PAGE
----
January 03, 1995
Charities and Donors Reminded
of Tax Law Changes
WASHINGTON - This is a reminder
to charities and donors that new substantiation and disclosure requirements, imposed by
the Omnibus Budget Reconciliation Act of 1993, apply to certain contributions received on
or after January 1, 1994.
Beginning January 1, 1994, charities receiving payments described as "quid pro quo
contributions, in excess of $75, must provide a written statement to the donor. A quid pro
quo contribution is one in which part of the payment is for goods or services received and
part is a contribution.
This statement must give a good faith estimate of the value of the goods and services
received and inform the donor that the charitable deduction is limited to the amount of
the payment in E the value of the goods and provided. For example, if a person gives a
charity $100 and receives in exchange a $40 dinner, the charity must inform the donor in
writing that the dinner was valued at $40 and only the portion of the payment exceeding
the value of the dinner, $60, qualifies as a charitable contribution.
A written statement is not required if the goods or services provided by the
organization are de minimis, token goods or services, or an intangible religious benefit.
The responsibility for providing disclosure statements for quid pro quo contributions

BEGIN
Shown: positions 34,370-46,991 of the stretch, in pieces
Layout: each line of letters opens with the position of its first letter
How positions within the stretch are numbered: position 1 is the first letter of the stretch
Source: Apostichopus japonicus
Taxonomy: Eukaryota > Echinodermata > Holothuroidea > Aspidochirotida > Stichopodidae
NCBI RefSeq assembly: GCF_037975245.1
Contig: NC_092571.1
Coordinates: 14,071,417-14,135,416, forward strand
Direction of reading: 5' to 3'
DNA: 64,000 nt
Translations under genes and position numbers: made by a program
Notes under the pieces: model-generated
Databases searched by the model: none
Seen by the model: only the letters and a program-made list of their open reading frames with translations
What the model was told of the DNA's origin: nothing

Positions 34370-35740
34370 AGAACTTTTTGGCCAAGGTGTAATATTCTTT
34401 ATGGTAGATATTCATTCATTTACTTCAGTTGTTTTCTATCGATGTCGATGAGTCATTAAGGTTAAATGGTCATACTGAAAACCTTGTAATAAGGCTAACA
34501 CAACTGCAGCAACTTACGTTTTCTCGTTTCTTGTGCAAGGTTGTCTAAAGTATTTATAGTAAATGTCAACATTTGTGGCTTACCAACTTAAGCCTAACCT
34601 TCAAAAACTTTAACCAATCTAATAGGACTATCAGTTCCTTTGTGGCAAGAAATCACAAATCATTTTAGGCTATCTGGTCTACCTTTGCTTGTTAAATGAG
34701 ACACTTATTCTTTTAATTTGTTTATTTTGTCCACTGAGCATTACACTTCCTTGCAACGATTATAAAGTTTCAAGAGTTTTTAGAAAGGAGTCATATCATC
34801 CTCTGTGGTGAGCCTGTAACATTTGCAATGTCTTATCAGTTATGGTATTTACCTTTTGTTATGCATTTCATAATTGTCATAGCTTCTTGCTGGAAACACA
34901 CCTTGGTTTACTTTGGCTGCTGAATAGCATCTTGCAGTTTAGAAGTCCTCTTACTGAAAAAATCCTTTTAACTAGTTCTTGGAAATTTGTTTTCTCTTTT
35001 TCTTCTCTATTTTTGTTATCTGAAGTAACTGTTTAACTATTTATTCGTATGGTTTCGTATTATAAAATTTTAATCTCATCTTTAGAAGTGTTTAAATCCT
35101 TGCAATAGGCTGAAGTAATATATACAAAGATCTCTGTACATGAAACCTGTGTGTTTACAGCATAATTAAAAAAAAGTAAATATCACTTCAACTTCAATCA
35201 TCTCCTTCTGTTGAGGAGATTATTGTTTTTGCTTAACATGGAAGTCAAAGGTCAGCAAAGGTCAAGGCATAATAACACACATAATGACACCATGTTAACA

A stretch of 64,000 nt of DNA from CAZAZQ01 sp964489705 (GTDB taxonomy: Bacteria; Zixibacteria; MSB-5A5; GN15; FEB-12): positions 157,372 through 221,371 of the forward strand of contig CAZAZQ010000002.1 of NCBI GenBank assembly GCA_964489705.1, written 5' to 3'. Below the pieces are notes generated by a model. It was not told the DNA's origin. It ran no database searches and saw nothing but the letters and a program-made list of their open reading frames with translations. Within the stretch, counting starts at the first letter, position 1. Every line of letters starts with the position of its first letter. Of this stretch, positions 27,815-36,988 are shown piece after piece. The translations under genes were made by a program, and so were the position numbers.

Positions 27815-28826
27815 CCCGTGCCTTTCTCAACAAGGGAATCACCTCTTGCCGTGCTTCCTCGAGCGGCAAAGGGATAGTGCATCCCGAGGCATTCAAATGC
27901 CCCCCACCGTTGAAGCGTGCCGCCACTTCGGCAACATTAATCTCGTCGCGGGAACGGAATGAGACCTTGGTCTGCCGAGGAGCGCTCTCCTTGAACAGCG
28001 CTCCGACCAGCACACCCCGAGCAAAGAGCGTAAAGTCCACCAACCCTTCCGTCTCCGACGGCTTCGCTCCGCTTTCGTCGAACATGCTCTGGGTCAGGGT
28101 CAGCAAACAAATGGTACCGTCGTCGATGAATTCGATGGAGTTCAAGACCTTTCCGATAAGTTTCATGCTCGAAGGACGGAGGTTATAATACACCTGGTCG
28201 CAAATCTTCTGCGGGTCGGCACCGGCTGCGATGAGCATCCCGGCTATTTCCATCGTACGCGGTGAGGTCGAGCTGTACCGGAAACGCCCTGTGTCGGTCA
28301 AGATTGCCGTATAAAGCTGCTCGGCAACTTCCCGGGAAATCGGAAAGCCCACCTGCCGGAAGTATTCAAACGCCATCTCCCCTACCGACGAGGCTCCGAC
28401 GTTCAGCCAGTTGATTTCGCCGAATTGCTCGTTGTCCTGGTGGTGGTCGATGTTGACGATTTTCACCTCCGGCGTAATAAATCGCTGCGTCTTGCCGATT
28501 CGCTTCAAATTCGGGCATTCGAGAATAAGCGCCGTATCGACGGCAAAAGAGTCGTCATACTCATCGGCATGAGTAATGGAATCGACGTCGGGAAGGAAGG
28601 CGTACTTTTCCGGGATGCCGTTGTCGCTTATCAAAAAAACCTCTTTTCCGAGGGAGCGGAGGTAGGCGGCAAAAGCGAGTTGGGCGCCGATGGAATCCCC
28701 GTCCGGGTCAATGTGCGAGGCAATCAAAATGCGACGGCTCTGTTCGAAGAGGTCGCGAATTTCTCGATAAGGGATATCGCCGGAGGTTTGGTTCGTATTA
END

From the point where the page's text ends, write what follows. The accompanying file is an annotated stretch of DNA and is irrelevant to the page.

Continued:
over $75 rests with the charity. The charity must provide the statement in connection with
either the solicitation or the receipt of the contribution. A penalty contribution can be
imposed on the charity for each failure to provide the required statement.
Charities also need to be aware of a change affecting contributors. For charitable
contributions of $250 or more made after December 31, 1993, the donor is not allowed a
deduction unless the gift is acknowledged by the charity in writing. Also, the donor must
obtain the acknowledgement by the earlier of the date the return is filed or the due date
of the return, including any extensions. If they have not yet done 60, charities should
assist their donors in complying with this provision by preparing acknowledgements of 1994
contributions as soon as possible, as some affected donors may wish to file returns
shortly after January 1, 1995.
The acknowledgement must contain the amount of the cash or check and a description of
any noncash property contributed. It must state whether the charity did or did not provide
any goods or services in return for the contribution. If goods or services were provided,
the acknowledgement must also include a description and good faith estimate of the value